Sliding his tall frame onto a small wooden café chair, bass-baritone William Guanbo Su, 24, plops his water bottle on the table as he catches his breath.
“What a day! It’s been a crazy week already, but I’ve just come from something so exciting!” That something was participating as a singer for prospective instructors in their interviews at Juilliard, not to teach at the famous campus at Lincoln Center but as future faculty for a new campus to open in a couple of years in Tianjin, China, about 80 miles outside Beijing.
“This is an amazing project,” says William. “It will give a huge boost to the classical music scene in China, and it will undoubtedly help raise the level of the other conservatories there. But it will also serve the rest of Asia, because the lessons will mostly be given in English, so students from, say, Japan and Korea can also attend.”
Does William see a time in the future when he could return to China as a teacher at Juilliard there?
“Well, you know, I’ve spent more time living in the United States than I consciously did in China. I don’t remember anything before the age of six, and I left for the States when I was fourteen. I’ve been here 10 years now, so I feel more at home here than there. Of course, my parents are still in China and I visit them whenever I can, but I believe my future is here.” (For an article on William’s childhood in China and his solo move to the United States, read his interview in our October 2017 newsletter here.)
“In the future, I would be thrilled to teach there from time to time. But I’m just starting out on my career, and this is where I need to be now.”
The first step in his professional career, after his Carnegie Hall debut in Bach’s Christmas Oratorio with The Cecilia Chorus of New York last December, and after graduating in May from Juilliard’s Master of Music program, was a summer in the Young Artists Program at the Opera Theater of St. Louis. “That program is wonderful. They don’t start you off in the chorus, as many of the young artists programs do – you get cast in solo roles from the outset. And they have already asked me back for next year, when I will be covering Figaro in Le nozze di Figaro and performing Count Ceprano in Rigoletto. As a member of a young artist program, you’re not a student anymore – you’re a young professional. You are your own mentor.”
What does that mean to William?
“I find myself caught between two styles. My natural disposition is optimistic, light-hearted. I crack jokes a lot. I feel at home in roles of innocent, naïve young men who wake up full of hope every day. But my voice—a deep bass-baritone—is serious and sober. It is true that as I’ve matured, I’ve also seen the darker side of life, and I’ve realized that the world is not as easy as I used to think. My goal for this year is to figure out how to balance the two, which roles to sing and how to approach them.”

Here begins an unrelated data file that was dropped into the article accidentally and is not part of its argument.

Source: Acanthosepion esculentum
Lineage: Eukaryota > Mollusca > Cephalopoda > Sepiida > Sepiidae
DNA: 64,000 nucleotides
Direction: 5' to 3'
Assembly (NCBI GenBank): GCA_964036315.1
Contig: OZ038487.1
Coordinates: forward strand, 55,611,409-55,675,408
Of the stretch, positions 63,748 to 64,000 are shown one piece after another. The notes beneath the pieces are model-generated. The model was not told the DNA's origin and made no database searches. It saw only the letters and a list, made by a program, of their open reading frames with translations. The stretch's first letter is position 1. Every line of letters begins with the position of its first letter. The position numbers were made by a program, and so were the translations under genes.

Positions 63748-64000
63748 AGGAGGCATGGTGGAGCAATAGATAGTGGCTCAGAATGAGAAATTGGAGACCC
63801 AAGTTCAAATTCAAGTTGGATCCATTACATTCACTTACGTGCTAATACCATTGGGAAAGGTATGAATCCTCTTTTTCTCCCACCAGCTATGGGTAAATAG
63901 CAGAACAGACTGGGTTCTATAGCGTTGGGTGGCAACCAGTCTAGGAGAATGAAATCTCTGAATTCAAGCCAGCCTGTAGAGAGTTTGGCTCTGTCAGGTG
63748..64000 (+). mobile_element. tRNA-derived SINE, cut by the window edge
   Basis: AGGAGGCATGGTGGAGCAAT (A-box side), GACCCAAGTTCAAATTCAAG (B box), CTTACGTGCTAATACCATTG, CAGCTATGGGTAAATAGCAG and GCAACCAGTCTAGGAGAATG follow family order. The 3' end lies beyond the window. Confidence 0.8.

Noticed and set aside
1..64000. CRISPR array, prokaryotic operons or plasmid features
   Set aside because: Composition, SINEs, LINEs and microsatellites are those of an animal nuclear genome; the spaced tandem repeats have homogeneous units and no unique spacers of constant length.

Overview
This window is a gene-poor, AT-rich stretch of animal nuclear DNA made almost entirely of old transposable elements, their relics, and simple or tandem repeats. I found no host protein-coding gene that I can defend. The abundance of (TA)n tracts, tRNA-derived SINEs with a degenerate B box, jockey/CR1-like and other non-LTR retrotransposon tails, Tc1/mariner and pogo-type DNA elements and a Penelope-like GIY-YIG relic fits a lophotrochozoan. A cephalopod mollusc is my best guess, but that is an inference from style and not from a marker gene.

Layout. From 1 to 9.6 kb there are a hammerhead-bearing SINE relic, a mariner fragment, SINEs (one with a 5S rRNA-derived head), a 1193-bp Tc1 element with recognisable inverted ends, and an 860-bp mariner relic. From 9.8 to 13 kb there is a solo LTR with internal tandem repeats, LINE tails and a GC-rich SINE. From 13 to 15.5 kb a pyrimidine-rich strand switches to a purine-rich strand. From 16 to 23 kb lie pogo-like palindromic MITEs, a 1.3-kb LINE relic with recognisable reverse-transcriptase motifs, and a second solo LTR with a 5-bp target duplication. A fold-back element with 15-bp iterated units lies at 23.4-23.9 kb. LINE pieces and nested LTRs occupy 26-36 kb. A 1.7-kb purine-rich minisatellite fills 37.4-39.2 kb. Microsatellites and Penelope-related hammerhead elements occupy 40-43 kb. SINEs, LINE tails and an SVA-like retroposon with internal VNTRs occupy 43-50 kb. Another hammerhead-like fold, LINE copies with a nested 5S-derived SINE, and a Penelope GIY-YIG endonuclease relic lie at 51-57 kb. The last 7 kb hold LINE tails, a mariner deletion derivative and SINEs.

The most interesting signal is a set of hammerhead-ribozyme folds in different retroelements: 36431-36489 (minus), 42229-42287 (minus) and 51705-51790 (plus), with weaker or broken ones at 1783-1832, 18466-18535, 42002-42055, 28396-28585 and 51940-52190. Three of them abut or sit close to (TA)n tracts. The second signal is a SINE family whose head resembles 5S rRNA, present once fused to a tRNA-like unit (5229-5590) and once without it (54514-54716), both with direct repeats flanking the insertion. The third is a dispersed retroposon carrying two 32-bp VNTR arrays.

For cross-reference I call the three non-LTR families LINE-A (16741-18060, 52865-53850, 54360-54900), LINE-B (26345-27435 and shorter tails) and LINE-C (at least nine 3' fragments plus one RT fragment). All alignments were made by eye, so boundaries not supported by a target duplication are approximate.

And the bass solo in Messiah? How will you approach that?
“Well it’s a holy text from a Christian tradition, which I didn’t grow up sharing. So I don’t have the religious connection to it. But I can get inspiration from other roles. Sarastro in Der Zauberflöte, for example. He’s a messenger, a philosopher, a demigod. I think that fits the bass solo in Messiah pretty well.”
BIOGRAPHY: William Guanbo Su, Bass-baritone
New York City-based opera singer William Guanbo Su is currently pursuing his Master’s degree at The Juilliard School under the guidance of Cynthia Hoffmann.
In 2018, he was a member of the Gerdine Young Artist Program at the Opera Theatre of Saint Louis as well as a voice fellow at the Aspen Music Festival and School, where he played the principal role of Don Basilio in Il barbiere di siviglia.
Other opera roles include Pluton in Hyppolyte et Aricie; Herr Reich in Die lustigen Weiber von Windsor; and Seneca in L’incoronazione di Poppea.
William has also concentrated on German Lieder at the Franz Schubert Institute in Vienna, where he was coached by Emmy Ameling, Helmut Deutch, Robert Holl, and others. In 2017, Mr. Su made his Carnegie Hall solo debut with The Cecilia Chorus of New York, and in the same year he won First Prize in the Gerda Lissner Foundation Lieder/Song Competition. For more about William Guanbo Su, visit williamguanbosu.com.